Big Valley, Big View – By Kathleen Scavone

It’s always a treat to rediscover a place you haven’t visited for awhile in our wide and expansive county. I frequent Clear Lake State Park fairly regularly, where I’m always surprised by something new. The drive through Big Valley on the way to the State Park is charming with its working farms, vineyards and orchards. Upon arriving at the park I decided to get a better view of the Big Valley over which I had just traveled, so this time I took the park’s Indian Nature Trail to the Meadow Overlook trail.

Exceedingly beautiful today, with its patchwork quilt of varying hues of green, the valley views as seen from the top of the Meadow Overlook trail once proclaimed a lush native oak habitat. Before settlers cleared the valley for orchards with their many acres of prolific pears and grapevines the valley was  home for thousands of years for the  peoples of ancient times called the Xa-Ben-Na-Po Pomo Indians. Here, and all across what is now Lake County evidence points to the rich lifeways of the people of the past.  Pomo Indians thrived in what is now Lake County because of the abundance of foods such as acorns- a staple, seeds, game, fowl and, of course a plentitude of fish from Clear Lake and the surrounding streams. The shores along the lake teemed with tule reeds, an important plant that provided a  wealth of resources for home-building, boat construction and more.  Today landowners and environmentalists are taking a clue from the past by restoring the tule and wetlands habitats around the lake. People are re-learning lessons from the past since it’s understood that the tule reeds play a vital part in the health of the lake by providing habitat for fish and avian species, and as a filtration system for the lake. The Xa-Ben-Na-Po people of today belong to the Big Valley Rancheria Band of Pomo Indians. They work hard at maintaining their tribe’s history, and do so with myriad ceremonial and  educational events. One event is their Tule Boat Festival, held each year on the lake.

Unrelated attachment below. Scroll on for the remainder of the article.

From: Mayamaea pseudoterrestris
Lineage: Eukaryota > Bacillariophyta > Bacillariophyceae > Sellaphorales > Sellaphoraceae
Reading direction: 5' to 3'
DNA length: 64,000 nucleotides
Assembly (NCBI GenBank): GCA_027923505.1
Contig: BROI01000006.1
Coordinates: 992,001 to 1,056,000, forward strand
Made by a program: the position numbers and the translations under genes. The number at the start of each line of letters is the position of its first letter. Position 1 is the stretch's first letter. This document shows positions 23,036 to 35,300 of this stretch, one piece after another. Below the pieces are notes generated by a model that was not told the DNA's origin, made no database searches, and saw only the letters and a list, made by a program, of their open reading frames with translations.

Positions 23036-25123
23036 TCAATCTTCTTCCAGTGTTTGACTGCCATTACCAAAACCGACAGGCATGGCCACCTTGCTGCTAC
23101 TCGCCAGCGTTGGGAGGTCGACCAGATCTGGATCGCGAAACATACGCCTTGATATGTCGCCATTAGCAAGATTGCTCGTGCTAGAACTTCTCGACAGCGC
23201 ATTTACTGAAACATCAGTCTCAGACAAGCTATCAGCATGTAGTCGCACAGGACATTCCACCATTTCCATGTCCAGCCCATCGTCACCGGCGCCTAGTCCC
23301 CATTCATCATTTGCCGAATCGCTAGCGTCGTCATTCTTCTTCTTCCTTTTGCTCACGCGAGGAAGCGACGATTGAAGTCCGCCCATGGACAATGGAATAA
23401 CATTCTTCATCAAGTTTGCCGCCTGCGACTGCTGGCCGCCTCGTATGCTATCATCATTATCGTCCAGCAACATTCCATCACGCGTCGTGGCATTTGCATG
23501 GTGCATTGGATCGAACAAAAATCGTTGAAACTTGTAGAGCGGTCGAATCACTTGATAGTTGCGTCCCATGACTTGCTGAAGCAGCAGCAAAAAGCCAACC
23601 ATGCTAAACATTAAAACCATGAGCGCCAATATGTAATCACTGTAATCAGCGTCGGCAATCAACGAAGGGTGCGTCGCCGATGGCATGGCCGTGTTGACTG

The book entitled ‘History of Lake County- 1881’ describes The Big Valley’s location as, “Beginning at the foot of Uncle Sam this valley extends in a circular course to the south-west, embracing Kelseyville and Highland Springs; thence northerly to Lakeport.” Uncle Sam is the name the settlers gave to Mount Konocti.  According to geologist Dean Enderlin Big Valley’s geology can be described in the following way: “Much of the valley is underlain by sedimentary rocks that formed in ancient Clear Lake during the period that Mount Konocti was an active volcano (around 200,000 years ago). These early lake beds were buried and lithified over the millennia, but as the Clear Lake Basin continues to change its shape, some of these deposits have been uplifted, and are now elevated well above lake level. In the Lakeport and Kelseyville area, these ancient lake beds are called the Kelseyville Formation. Further south, by Lower Lake, similar deposits are known as the Lower Lake Formation.”

The “History of  Lake County- 1881” describes Big Valley’s geologic features as  volcanic in nature with basalt and obsidian, next to limestone. The obsidian features extend from our volcano, Mount Konocti , south-west to Cobb Mountain. Much of the obsidian is sharp and shiny black, hence its moniker,  bottle rock. Some other obsidian features tend to be spotted, pocked and appear like anthracite. The limestone outcroppings in the vicinity were not considered to be of a quantity to mine. Obsidian  for tool-making was also in abundance due to the volcanic nature of the lands, especially around Mount Konocti and Borax Lake, which was a boon for the indigenous people as material for tool-making. 

Today, the Big Valley contributes to the value of  Lake County’s flourishing agricultural crops with its abundant pears, grapes and walnuts. The Big Valley’s rich soil stemming from runoff over millennia from the surrounding foothills tells us of a layered history of the Big Valley that is simultaneously significant, rich and poignant.

Kathleen Scavone

Kathleen Scavone, MA., is a retired educator who has resided in beautiful Lake County for over 45 years. She freelances fiction, poetry, nature writing, curriculum ideas, and local history. She writes for The Press Democrat, Napa Valley Register, News From Native California, Green Prints, etc. She has published three books, a play and a poetry chapbook. The second edition of her locally set historical novella, People of the Water- a novella of the events leading to the Bloody Island Massacre of 1850 is available in local museums and stores, as well as on Amazon.com and IngramSpark in both paperback and e-book formats. She has written Anderson Marsh State Historic Park- A Walking History, Prehistory, Flora and Fauna tour of a California State Park, and Native Americans of Lake County. Kathleen is a photographer and potter. Her other interests include hiking, assisting on archaeology digs, travel, gardening and reading.

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